“They will move about within their home range to avoid disturbance, whether it’s humans or predators, but they’re reluctant to relocate their winter range,” Dr. Dan MacNulty, an associate professor of wildland resources at Utah State University, said in the study.

“In 1988, after those fires and the severe winter, we did actually have very good evidence from radio-collared animals of them abandoning their winter ranges and moving downstream, where conditions were more favorable,” he added. “So they are flexible, but their preference is to remain in a familiar area.”

Beyond the natural balance, there’s the economic factor. Two women from Oklahoma on the plane to Bozeman go every May to see the grizzly cubs. There’s plenty more like them.

The National Park website said Yellowstone tourism provided more than $600 million in economic impact in each of the last three years. While natural features like geysers, the Grand Canyon of Yellowstone and Mammoth Springs bring in some, the wildlife areas seemed just as popular during my trips there. People talked a lot more about the animals they saw than the natural features.

Melba Coleman with OpticsYellowstone, which rents out spotting scopes in Gardiner, Mont., is sold out every spring, with some people renting for the next year when they finish each visit.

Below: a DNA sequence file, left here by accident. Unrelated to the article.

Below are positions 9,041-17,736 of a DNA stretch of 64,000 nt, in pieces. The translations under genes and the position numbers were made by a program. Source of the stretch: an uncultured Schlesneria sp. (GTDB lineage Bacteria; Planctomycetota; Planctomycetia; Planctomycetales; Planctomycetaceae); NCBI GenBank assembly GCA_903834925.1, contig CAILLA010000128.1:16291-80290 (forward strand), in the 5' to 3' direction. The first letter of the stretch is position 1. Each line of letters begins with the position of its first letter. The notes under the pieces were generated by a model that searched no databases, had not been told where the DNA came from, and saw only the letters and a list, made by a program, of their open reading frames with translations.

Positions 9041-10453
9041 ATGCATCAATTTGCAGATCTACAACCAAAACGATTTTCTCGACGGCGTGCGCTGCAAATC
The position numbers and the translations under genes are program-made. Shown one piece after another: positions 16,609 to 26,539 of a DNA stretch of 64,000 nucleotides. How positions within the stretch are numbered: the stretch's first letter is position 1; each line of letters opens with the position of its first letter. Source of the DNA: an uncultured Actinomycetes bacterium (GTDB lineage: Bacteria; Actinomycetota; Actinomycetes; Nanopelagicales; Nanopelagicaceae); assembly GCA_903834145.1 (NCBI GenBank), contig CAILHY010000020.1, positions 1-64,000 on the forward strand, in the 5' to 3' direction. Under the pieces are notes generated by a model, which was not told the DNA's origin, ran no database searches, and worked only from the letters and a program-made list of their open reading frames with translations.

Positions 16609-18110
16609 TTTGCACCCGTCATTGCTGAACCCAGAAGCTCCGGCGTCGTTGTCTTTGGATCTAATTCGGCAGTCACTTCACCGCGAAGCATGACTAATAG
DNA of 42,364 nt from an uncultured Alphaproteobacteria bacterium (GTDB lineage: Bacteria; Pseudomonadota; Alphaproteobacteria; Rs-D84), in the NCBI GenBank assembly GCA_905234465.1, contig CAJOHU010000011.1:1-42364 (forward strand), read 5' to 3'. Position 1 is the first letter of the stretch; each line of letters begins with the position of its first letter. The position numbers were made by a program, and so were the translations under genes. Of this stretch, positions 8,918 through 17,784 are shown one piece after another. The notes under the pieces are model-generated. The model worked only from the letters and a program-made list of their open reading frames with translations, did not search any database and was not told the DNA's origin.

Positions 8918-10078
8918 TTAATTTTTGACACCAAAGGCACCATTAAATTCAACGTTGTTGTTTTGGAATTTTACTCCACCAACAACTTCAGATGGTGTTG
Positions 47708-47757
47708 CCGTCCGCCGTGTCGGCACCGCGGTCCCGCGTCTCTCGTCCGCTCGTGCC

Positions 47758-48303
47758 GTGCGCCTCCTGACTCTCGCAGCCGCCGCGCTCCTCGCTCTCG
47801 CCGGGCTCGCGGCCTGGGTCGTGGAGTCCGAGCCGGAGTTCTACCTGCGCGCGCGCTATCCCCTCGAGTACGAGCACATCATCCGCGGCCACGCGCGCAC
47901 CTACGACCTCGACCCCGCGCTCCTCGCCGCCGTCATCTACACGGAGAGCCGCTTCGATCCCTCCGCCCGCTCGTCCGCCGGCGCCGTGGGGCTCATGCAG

Targets fight back

Unlike our trophy hunters who use scopes and long-distance projectiles, wolves operate under close quarters where their targets fight back. One bad hunt can end a wolf’s life as well as the prey.

One documentary showed even a baby bison able to fend off an inexperienced wolf long enough for the big bad bison mama to come to the cavalry-like rescue. Because of the possibility of injuries, wary wolves seek out the easier targets.

Should they get injured, wolves operate on a social structure closer to humans than perhaps any other animal. They care for their injured, sick and young together.

While their cousins, dogs, provide companionship and other services for their human “masters,” wolves remain independent. They weren’t averse to cooperation with Native American tribes, according to oral history. But men’s media has been unfavorable to wolves over the years, although wolf opponents now claim a bias to the stories about the predators.

The issue of the “Mexican” wolf is just as heated in some corners as other immigrant issues.

Then there’s the “only good wolf is a dead wolf” that hits home to Native Americans and any others who faced such “final solutions.”

For the opposite of the “big bad wolf” story, read The Jungle Book (or watch the movies), where a child is raised by a pack of wolves.

Of recent vintage is the “Game of Thrones” Starks, with their family sigil being the wolf, which comes to their aid in the most dire situations.

But does the North American wolf have a ghost of a chance?

Perhaps we can learn to live together, even in imperfect harmony.

Will we continue to chronically waste some of our precious natural resources?

How long must we go for the balance to be returned? And when will we learn how best to manage this world we live in?

Next: The Grizzly and Wolf Discovery Center